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Nozick on Distributive Justice

10 Apr

How does one set lines for taxes? Nozick and Rawls dissent on tax theory. Rawls thinks government’s purpose is to benefit all and ensure fairness and justice. Nozick believes the entitlement theory violates one’s individual rights, Rawls’ justifies his position according to Lockean civil society: government is an amalgamation of people who agree to benefit each other by living in society together to protect individuals’ interests and property. The idea that “progressive” taxation is the best way to tax: the wealthy are taxed higher in order for wealth to be redistributed to the least advantaged group of people in society. It is unclear as to whether or not Nozick believes progressive tax is fundamentally unjust, or just to a certain degree, he does however clearly dissent on the idea Rawls suggests. Nozick feels Rawls’ proposal is draconian and discriminatory.

Nozick feels Rawls’ argument results in injustice because it is extreme and flawed. Although what Nozick proposes is seemingly extreme as well. Nozick seems to think there is an unlimited amount of work out there to be performed by people. This is a flawed premise. To say that because someone chose to work a few extra hours and therefore deserves the pay he received is valid. But that presupposes (1) each person had a job; and (2) each job offered extra work to be done for compensation(overtime, or any work that would go beyond being compensated for bare subsistence). We are all familiar to the current job market as students getting ready to enter this abject prospect. Hopefully we were all aware of this in 2008 and planned accordingly, that is, competing with your fellow classmates for good grades. The fact of the matter: some of us will be living with our parents after college, and this is fine if our parents (and ourselves) are ok with that fact. However, not everyone (myself included) is content with living in their parents’ basement.

Nozick’s argument also neglects pay disparities. To say someone working at say, (the classic banal example) McDonald’s, decides to put in more hours than a roofer, who gets paid double, or even triple what the McDonald’s worker, the McDonalds’ worker could put in the extra hours and still get paid less for the work. That is not to say the roofer is not more deserving of the higher pay, (he is), but rather it presupposes both employees could potentially get the better paying job, and are qualified to do the work (physically and mentally). If everyone were equally endowed, i.e. fit to work, both received the same compensation and had access to the same  opportunities (to get overtime), then there would be no excuse for progressive taxation. It seems those are the unreasonable premises that Nozick bases his argument against progressive taxation. The gray area in between Nozick’s bare bones taxation and Rawls’ draconian progressive taxation has a reasonable mean, but both arguments seem excessively harsh. The only reason both need to be extreme is, they wouldn’t work otherwise. Nozick is extremely consistent(except for reparations), Rawls… not so much, Rawls’ argument, as Nozick points out, is extremely subjective and at some point must be considered invalid. When does excessive taxation of the rich reach a point where the Rich are not rich and the poor, perhaps not poor?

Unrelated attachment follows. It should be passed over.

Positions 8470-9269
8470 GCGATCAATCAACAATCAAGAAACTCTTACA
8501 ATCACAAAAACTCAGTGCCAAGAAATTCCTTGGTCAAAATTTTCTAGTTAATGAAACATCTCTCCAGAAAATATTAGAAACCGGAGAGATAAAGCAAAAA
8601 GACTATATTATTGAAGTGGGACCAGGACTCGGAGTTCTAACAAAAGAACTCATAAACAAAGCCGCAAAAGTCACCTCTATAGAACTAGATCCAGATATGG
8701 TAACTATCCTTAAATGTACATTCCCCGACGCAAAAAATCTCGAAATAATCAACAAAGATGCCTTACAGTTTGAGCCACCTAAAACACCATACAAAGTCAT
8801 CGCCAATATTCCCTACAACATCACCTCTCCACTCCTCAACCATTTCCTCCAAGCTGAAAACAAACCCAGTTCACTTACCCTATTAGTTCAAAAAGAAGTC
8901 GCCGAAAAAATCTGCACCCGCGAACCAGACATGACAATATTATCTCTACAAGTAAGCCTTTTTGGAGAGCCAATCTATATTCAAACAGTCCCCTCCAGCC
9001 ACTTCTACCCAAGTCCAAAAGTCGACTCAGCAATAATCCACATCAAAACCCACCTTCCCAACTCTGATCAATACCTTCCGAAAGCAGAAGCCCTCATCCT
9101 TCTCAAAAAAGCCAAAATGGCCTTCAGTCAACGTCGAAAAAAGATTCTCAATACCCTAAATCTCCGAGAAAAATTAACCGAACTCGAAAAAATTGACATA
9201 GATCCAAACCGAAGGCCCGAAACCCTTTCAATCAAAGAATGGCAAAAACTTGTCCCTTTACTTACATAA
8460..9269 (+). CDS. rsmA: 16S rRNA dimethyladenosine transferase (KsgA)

At some point in history, the playing field may have been equal, but it is no longer. Nozick’s idea of reparations and Rawls’ idea of justice as fairness are fundamentally the same: level the unequal playing field after millenia of inequalities and power struggles that (naturally) endowed some more than others. It will not happen, it cannot happen(objectively), it is not even worth thinking about because the idealism is too rich, too arbitrary, too redundant. The subject wanders too much into biased history. Attempting to right every wrong in history is dumb, both Rawls and Nozick suggest we attempt to, each gives different means by which to achieve, essentially, the same end.

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1 Comment

Posted by on April 10, 2011 in Uncategorized

 

One response to “Nozick on Distributive Justice

  1. chan6435

    April 15, 2011 at 12:40 am

    I like the point that you make saying that things aren’t equal. It is important to realize that things aren’t equal in life. For instance I have a hearing loss, it is not equal for me to have to take not notes in class. That is a reason why I have hearing aids. Although, I disagree with your point that rectifying every wrong. I agree that righting all wrongs completely is impossible, but any step for minor fixing is an improvement. I also think that not every initative needs to happen immediately, they can occur over time with tax breaks or other measures.

     

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